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During this morning’s run, I was talking with my friend about the fear and frustration we’d both been feeling about St. Louis, among other places. What can we do? we asked each other. If it came down to it, would we be able to stand against the ‘authorities’ armed with tear gas, guns, and hoses?
I told my friend about the only time I’d come close to anything like that. My college friends may remember: The KKK was marching in a little town a few miles away, and we organized ourselves in protest. We brought in advisors to teach us how to remain calm in the crisis. We were afraid, but not responding wasn’t an option to us then. We boarded the bus in silence and when we got there, we linked arms and lined the street quietly, waiting for the hate group to come streaming up the road. We were surprised to find a pathetic bunch of ragtag malcontents—the odd skinhead, the old guys and bored teen goths sprinkled in—all spewing tired epithets we’d heard before: “____ go home… .”
After the march, back to campus we went.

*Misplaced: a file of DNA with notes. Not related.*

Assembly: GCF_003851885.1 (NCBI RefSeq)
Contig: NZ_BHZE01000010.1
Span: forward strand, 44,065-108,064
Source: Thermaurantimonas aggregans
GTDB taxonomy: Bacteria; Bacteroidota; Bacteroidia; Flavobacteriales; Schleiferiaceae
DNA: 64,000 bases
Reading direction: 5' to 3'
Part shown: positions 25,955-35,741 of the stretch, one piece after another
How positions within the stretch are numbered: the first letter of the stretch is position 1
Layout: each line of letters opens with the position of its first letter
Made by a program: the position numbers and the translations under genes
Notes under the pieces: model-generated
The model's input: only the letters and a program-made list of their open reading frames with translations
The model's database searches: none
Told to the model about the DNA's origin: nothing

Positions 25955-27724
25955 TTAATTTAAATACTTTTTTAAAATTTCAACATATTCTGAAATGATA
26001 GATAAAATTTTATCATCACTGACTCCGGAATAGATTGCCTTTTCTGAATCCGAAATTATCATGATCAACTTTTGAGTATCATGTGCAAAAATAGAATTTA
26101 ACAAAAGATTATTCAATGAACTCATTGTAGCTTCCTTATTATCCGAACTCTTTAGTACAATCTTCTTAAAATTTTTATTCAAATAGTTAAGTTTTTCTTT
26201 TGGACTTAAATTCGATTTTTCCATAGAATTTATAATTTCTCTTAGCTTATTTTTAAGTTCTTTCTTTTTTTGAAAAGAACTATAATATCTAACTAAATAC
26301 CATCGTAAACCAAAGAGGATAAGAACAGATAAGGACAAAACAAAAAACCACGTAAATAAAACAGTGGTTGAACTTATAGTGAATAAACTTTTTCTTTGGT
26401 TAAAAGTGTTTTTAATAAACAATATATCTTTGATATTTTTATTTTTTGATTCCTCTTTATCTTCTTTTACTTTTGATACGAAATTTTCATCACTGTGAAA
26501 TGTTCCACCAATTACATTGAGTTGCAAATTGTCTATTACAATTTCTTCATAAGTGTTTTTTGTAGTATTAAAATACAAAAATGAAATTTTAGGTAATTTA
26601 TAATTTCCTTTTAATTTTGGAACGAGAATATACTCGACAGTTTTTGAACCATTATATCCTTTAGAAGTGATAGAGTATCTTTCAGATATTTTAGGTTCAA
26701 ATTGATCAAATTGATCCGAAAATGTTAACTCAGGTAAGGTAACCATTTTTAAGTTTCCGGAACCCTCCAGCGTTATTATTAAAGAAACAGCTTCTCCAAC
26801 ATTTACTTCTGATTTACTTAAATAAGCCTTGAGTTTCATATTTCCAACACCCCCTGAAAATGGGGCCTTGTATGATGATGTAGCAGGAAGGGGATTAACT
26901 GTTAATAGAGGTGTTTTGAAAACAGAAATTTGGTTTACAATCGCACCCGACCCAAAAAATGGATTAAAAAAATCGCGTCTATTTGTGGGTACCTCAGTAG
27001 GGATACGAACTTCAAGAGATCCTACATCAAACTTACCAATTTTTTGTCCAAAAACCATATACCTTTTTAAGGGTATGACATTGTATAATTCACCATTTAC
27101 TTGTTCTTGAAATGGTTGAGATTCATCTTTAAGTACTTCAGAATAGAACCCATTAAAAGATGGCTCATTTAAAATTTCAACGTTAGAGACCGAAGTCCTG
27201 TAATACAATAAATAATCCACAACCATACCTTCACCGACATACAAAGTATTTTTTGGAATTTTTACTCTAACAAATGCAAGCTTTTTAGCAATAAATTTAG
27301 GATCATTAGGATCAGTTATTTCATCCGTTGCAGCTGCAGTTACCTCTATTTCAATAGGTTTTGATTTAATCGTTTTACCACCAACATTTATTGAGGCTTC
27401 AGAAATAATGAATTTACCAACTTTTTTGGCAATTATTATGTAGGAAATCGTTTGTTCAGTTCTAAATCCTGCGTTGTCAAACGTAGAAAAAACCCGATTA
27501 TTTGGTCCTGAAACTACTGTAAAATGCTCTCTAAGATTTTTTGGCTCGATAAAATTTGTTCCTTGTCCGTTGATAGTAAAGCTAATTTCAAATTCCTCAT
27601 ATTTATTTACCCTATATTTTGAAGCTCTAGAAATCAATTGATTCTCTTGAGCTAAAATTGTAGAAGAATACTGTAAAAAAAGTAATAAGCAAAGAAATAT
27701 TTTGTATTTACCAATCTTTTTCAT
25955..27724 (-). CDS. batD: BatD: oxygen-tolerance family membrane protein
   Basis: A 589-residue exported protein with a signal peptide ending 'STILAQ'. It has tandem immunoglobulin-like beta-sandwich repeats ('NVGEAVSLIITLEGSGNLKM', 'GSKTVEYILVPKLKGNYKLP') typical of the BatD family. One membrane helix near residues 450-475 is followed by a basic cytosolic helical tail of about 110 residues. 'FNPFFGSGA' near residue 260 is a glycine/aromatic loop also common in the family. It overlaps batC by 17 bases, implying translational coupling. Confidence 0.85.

Once safely returned to familiar surroundings, we’d talk about how sad they looked. Their outfits didn’t even match. we’d laugh. They weren’t even marching in step together!
But this morning, we weren’t laughing.
Every time events like these go down, I wonder what there is to do about it. Up to this point, I’ve signed petitions, I’ve written posts and articles, made calls, protested, volunteered, minded my business, went back to bed, wrung my hands, pumped my fists, prayed, held my loved ones close, sent letters, fundraised, danced, run, sung, sweated, cried, fretted, and did it all again. Just like now.
I wish I could tell you of the tremendous love and worry I feel for my brothers, for my beautiful nephews, especially, and for the precious children of my friends.
Today, I’m open to new ideas—to whatever will help me keep my heart open and my love alive.
Here’s a great suggestion in the form of a poem titled Here’s what to do during war. It comes from the poet activist Maxine Hong-Kingston. She writes:
Children, everybody, here’s what to do during war: In a time of destruction, create something. A poem. A parade. A community. A school. A vow. A moral principle.
One peaceful moment.
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